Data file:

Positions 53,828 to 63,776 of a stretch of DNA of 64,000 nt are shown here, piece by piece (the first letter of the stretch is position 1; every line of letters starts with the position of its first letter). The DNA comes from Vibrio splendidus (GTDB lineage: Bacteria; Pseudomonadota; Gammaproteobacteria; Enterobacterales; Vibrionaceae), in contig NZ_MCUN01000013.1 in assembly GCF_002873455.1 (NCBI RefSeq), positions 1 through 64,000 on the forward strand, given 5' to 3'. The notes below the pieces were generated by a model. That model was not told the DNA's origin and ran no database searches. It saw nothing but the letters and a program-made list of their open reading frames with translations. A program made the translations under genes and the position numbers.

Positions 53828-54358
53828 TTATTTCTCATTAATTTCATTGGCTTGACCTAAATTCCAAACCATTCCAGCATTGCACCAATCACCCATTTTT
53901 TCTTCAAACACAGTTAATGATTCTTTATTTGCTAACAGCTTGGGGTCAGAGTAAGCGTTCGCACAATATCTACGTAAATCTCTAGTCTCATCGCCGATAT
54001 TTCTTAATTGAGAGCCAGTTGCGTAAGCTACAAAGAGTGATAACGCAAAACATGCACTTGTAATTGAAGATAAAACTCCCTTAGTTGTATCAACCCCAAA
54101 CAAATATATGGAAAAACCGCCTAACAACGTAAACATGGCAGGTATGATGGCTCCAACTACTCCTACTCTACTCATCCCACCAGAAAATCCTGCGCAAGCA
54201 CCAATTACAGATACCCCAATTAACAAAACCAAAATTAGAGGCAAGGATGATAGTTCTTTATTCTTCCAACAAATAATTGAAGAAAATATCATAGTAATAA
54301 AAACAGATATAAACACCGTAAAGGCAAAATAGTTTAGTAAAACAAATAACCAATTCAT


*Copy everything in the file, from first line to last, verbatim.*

Positions 53,828 to 63,776 of a stretch of DNA of 64,000 nt are shown here, piece by piece (the first letter of the stretch is position 1; every line of letters starts with the position of its first letter). The DNA comes from Vibrio splendidus (GTDB lineage: Bacteria; Pseudomonadota; Gammaproteobacteria; Enterobacterales; Vibrionaceae), in contig NZ_MCUN01000013.1 in assembly GCF_002873455.1 (NCBI RefSeq), positions 1 through 64,000 on the forward strand, given 5' to 3'. The notes below the pieces were generated by a model. That model was not told the DNA's origin and ran no database searches. It saw nothing but the letters and a program-made list of their open reading frames with translations. A program made the translations under genes and the position numbers.

Positions 53828-54358
53828 TTATTTCTCATTAATTTCATTGGCTTGACCTAAATTCCAAACCATTCCAGCATTGCACCAATCACCCATTTTT
53901 TCTTCAAACACAGTTAATGATTCTTTATTTGCTAACAGCTTGGGGTCAGAGTAAGCGTTCGCACAATATCTACGTAAATCTCTAGTCTCATCGCCGATAT
54001 TTCTTAATTGAGAGCCAGTTGCGTAAGCTACAAAGAGTGATAACGCAAAACATGCACTTGTAATTGAAGATAAAACTCCCTTAGTTGTATCAACCCCAAA
54101 CAAATATATGGAAAAACCGCCTAACAACGTAAACATGGCAGGTATGATGGCTCCAACTACTCCTACTCTACTCATCCCACCAGAAAATCCTGCGCAAGCA
54201 CCAATTACAGATACCCCAATTAACAAAACCAAAATTAGAGGCAAGGATGATAGTTCTTTATTCTTCCAACAAATAATTGAAGAAAATATCATAGTAATAA
54301 AAACAGATATAAACACCGTAAAGGCAAAATAGTTTAGTAAAACAAATAACCAATTCAT